Report Shows Increase in BC First Nation Language Learners, Urges Action

BRENTWOOD BAY, B.C. – A comprehensive survey of First Nations languages in B.C. reveals that all of the languages are facing severe threats to their vitality with the loss of aging fluent language speakers.

Despite this finding, language experts are cautiously optimistic about the future thanks to a growing interest in Indigenous language revitalization among First Nations communities and an increasing number of people, especially younger individuals, who are learning and speaking these languages. The Report on the Status of B.C. First Nations Languages 2018 provides several examples of successful language revitalization efforts in First Nations communities.

“B.C. is blessed with a rich diversity of Indigenous languages, which are an integral part of our shared national history and culture. Revitalizing these languages is important not only for Indigenous people but for all Canadians, and time is of the essence to revitalize them,” said Tracey Herbert, CEO of the First Peoples’ Cultural Council (FPCC), the organization that undertook the study.

“This research points to some encouraging trends, including the rise in children and young learners, that bring hope for the future of our languages. It’s a real testament to the many language champions, Elders, young parents and teachers, and their commitment to passing on their languages.”

The report gathered information from more than 137,653 First Nations people in B.C. Across the province, 34 unique First Nations languages and 93 dialects are spoken, more than any other province or territory in Canada. In 2018, only three per cent (3%) of Indigenous people in B.C. (fewer than 4,200 people) identified themselves as being fluent in their mother tongue language, a decrease since the 2014 report.

While just over half (52%) of fluent speakers are aged 65 and over, the vast majority (78%) of all language learners are young (between the ages of 0 and 24). There are also a considerable number of adult learners, including young adults and elders. The report attributes these positive findings to the growth of community-based language revitalization projects across the province.

“I’m very heartened to see the growing interest and efforts to revitalize languages in our First Nations communities,” said STOLCEL (John Elliott), a SENĆOTEN language leader and speaker. “Although there’s much more to do, it gives me great hope to see so many young ones learning their languages. It takes real commitment and effort on the part of our communities to do this work.”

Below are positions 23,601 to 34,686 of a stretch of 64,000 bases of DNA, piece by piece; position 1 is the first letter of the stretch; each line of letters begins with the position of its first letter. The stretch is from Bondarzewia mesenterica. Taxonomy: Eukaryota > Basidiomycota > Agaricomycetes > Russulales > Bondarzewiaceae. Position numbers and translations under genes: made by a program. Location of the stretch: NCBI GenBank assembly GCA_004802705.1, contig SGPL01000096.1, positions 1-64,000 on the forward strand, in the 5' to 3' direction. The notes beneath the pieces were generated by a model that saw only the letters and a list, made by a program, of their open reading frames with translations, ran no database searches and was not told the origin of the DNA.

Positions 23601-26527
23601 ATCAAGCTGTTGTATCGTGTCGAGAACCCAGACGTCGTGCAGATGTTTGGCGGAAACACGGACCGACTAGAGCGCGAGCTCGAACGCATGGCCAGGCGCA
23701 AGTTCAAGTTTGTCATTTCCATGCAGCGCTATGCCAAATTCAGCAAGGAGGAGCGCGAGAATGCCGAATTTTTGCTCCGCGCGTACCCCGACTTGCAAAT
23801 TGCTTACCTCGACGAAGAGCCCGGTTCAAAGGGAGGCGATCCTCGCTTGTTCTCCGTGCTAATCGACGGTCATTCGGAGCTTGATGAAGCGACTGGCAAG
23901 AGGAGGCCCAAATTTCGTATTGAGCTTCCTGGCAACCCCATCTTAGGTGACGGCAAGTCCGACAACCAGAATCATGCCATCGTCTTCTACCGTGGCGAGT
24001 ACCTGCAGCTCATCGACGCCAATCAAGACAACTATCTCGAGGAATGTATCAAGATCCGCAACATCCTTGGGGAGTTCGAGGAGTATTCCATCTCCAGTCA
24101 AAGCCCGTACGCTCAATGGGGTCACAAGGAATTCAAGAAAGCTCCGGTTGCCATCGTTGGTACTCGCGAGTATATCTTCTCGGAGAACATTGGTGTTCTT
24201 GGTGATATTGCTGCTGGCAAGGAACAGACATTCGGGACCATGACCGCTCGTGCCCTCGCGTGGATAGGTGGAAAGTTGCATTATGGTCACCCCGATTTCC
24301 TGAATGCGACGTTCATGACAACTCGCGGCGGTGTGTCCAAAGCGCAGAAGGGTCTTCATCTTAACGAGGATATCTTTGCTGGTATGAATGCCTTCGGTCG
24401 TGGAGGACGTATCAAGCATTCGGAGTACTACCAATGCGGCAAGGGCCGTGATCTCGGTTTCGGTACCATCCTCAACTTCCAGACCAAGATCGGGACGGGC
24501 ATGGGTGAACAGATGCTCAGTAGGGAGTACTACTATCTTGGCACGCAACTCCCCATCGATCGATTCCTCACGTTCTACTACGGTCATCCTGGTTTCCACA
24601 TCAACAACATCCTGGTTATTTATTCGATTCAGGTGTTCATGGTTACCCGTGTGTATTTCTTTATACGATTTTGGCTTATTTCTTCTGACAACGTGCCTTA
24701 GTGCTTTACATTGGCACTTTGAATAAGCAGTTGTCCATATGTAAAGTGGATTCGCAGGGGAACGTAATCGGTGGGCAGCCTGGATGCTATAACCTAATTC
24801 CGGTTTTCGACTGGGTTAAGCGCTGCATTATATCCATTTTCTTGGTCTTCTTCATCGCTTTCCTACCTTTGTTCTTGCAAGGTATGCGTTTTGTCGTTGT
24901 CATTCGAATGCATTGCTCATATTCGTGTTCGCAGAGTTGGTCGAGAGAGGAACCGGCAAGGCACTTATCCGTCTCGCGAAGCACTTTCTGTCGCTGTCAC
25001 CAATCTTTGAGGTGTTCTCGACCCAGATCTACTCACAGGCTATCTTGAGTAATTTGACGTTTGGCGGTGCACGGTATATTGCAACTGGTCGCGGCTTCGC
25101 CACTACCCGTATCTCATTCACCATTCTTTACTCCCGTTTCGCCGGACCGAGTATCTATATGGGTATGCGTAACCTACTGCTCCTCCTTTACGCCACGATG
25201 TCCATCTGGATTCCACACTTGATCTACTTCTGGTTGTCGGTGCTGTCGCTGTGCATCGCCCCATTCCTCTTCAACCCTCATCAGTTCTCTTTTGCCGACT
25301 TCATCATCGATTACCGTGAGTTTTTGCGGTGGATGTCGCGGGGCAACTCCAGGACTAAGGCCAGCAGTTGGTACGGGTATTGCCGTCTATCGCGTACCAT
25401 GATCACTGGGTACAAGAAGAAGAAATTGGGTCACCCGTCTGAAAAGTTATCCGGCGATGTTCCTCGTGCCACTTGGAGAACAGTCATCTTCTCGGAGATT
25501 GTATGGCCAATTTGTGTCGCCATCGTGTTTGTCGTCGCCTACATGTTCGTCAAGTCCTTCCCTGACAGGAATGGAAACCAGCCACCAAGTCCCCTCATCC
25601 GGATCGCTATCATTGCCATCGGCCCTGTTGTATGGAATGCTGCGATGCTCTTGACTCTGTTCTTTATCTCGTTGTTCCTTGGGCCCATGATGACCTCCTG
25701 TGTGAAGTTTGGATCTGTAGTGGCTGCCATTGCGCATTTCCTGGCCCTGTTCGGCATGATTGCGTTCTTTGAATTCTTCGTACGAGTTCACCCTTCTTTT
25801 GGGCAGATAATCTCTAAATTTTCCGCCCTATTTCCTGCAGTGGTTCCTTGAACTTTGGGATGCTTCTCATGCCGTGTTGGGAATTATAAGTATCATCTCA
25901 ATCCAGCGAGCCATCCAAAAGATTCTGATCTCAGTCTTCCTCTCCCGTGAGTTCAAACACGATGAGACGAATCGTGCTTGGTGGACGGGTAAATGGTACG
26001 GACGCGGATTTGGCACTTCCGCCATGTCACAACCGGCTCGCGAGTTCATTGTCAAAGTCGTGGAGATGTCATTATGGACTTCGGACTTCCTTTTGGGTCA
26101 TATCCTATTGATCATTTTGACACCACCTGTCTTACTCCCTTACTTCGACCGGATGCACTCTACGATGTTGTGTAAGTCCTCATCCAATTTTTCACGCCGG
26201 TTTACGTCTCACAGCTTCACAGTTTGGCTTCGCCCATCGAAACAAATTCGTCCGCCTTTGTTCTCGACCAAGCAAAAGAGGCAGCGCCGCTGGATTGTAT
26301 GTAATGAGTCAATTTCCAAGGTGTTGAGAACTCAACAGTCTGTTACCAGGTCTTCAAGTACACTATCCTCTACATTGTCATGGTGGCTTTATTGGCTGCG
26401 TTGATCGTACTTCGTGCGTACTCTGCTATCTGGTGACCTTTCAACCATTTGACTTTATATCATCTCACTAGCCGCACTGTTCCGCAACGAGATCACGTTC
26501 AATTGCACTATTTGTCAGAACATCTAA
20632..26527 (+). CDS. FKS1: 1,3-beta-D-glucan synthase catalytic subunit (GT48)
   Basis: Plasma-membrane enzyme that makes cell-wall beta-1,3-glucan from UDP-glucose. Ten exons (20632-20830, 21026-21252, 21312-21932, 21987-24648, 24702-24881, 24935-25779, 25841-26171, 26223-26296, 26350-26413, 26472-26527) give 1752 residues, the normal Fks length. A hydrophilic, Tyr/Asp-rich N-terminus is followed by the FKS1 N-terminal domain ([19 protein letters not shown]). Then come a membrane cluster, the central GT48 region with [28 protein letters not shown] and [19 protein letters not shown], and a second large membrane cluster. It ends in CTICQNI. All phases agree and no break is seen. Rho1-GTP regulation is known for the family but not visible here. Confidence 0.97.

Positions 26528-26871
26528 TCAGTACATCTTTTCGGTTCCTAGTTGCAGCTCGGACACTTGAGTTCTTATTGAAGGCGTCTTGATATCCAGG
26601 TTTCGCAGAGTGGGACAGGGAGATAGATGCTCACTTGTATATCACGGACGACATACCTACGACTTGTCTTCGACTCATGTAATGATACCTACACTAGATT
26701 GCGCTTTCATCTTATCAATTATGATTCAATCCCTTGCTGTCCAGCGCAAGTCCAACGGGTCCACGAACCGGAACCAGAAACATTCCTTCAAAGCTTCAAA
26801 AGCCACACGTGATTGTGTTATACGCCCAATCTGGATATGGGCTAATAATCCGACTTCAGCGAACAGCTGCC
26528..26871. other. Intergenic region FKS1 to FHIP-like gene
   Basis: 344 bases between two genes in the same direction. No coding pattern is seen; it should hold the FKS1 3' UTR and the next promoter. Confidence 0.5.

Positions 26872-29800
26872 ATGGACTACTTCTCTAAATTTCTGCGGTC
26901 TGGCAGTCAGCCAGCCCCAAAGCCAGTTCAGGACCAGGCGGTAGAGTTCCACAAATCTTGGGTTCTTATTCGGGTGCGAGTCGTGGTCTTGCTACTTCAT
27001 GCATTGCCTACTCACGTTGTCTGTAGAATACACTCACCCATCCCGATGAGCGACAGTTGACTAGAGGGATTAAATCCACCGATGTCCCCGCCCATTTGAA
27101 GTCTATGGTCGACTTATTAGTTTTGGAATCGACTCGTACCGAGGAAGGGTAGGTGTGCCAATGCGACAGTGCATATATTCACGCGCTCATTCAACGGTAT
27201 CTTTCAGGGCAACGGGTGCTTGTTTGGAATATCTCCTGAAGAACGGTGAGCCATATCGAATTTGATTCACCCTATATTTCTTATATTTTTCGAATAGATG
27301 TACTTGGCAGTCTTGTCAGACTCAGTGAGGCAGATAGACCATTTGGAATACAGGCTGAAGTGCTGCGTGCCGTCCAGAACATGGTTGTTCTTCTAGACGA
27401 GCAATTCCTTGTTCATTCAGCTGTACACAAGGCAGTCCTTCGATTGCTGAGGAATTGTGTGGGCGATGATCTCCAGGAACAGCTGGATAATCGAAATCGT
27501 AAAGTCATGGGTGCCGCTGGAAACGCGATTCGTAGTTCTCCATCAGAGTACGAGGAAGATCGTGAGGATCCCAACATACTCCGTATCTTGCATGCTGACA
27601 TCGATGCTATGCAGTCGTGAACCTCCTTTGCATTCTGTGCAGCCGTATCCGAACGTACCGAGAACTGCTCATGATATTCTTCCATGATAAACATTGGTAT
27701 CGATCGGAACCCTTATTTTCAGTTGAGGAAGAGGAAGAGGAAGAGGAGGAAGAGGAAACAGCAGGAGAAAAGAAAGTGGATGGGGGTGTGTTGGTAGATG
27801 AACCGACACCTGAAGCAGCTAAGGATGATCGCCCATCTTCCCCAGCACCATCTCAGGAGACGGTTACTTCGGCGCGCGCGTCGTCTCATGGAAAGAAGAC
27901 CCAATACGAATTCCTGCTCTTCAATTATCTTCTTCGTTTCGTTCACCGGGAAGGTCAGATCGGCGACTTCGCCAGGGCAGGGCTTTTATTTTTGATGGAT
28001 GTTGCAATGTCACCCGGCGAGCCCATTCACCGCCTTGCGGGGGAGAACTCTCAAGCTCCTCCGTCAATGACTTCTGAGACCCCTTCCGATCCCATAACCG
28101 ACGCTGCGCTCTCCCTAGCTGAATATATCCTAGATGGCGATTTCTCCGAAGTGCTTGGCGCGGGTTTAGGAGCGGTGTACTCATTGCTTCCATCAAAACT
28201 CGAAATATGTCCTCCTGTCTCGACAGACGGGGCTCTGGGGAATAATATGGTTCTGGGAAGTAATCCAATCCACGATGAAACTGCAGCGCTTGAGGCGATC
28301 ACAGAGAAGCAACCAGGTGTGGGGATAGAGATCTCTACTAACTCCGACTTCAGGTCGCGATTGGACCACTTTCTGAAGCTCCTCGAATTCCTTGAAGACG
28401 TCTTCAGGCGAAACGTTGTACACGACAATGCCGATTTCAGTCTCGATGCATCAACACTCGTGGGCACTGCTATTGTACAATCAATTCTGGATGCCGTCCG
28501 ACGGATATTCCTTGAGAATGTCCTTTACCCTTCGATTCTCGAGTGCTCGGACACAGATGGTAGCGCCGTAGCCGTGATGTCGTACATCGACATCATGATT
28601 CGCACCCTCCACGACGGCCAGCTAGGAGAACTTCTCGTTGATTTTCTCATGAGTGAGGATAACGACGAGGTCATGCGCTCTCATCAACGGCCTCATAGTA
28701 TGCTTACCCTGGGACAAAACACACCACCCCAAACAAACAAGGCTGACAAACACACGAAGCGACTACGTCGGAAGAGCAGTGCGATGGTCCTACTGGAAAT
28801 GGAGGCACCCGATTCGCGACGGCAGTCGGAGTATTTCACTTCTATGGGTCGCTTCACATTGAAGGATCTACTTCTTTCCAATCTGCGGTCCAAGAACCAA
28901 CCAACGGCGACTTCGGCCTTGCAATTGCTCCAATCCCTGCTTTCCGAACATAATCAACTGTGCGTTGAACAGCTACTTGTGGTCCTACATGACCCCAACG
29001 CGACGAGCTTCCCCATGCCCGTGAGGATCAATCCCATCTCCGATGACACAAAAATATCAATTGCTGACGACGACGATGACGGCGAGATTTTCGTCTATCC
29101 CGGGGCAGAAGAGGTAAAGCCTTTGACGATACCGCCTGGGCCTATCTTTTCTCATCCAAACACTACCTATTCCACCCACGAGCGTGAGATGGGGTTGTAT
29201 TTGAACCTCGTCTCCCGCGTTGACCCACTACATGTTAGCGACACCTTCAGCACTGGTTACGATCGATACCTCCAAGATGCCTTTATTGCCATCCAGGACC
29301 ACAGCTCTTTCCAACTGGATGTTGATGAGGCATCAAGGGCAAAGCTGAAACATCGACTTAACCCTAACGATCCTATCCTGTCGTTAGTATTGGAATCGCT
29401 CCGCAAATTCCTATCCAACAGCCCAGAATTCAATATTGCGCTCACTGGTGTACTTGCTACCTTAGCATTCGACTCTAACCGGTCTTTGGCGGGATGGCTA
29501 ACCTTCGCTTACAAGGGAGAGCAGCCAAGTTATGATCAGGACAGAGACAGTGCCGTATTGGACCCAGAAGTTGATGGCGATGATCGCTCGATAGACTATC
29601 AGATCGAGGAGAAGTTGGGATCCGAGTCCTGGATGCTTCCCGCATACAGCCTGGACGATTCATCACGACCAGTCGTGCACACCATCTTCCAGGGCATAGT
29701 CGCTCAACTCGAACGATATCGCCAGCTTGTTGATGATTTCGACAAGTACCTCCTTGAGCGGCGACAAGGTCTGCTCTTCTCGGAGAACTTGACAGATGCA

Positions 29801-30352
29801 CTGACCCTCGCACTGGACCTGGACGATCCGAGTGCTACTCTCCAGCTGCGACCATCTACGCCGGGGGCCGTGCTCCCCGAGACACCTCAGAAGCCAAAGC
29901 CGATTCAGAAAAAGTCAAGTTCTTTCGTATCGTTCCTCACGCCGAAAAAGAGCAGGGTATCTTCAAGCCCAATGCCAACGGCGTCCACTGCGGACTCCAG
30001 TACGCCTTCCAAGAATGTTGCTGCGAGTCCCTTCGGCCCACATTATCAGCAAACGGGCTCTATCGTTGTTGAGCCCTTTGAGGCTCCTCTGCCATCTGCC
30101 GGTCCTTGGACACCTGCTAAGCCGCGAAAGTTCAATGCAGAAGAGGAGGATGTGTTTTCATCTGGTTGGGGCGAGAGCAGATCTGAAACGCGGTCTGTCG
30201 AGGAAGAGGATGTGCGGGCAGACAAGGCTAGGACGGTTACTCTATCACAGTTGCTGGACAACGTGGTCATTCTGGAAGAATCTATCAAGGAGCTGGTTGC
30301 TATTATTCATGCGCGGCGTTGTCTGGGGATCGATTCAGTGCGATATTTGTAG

Despite the decline in fluent speakers since the last report on B.C.’s Indigenous languages in 2014, there have been positive developments that have the potential to support a language shift. The federal government, in partnership with Indigenous peoples across the country, has begun drafting legislation to give all Indigenous languages official status, legal protection and increased support, as well as more and longer-term funding for community-based language revitalization initiatives, a move that responds to one of four Calls to Action on Indigenous languages in a report by the Truth and Reconciliation Commission of Canada.

Earlier this year, the B.C. government recognized the importance of Indigenous languages with an unprecedented $50-million grant to FPCC to support revitalization efforts across the province. The new funding, spread over three years, will allow FPCC to increase support to all of B.C.’s First Nations communities through larger and longer-term grants, the development of individual community language revitalization plans, and expansion of language immersion programs and learning resources.

“Our government is very pleased to support the growing number of Indigenous peoples who are teaching and learning their languages, because language is so important to connect people to their culture, their heritage and the lands they come from,” said Scott Fraser, Minister of Indigenous Relations and Reconciliation. “Both the United Nations Declaration on the rights of Indigenous Peoples and the Truth and Reconciliation Commission’s Calls to Action highlight the importance of Indigenous languages, and I am proud that our government is working closely with the First Peoples’ Cultural Council to make this critical work a priority.”

“Language revitalization work is complex and will not result in new fluent speakers overnight,” said Herbert. “But with increased support as well as significant, stable investment from all levels of government, effective language plans, and community mobilization, I’m optimistic that we can reverse the direction of language loss among B.C. First Nations languages and see them flourish again. We look forward to seeing the continued growth of our languages.”

The third edition of the Report on the Status of B.C. First Nations Languages provides concrete data on the vitality of languages in B.C.’s First Nations communities, including changes in the numbers of speakers and learners over time, and resources available to support each language and community efforts to stem language loss. The goal of the report is to provide information to First Nations communities and leadership and all levels of government to assist with Indigenous language planning and revitalization. The last report was published in 2014 and the first ever report was published in 2010.


Quick Facts:

United Nations Declaration on the Rights of Indigenous Peoples recognize that knowing and being able to speak one’s language is a human right for Indigenous people. Both outline the need to protect and invest in the restoration of Indigenous languages as a concrete step toward reconciliation.

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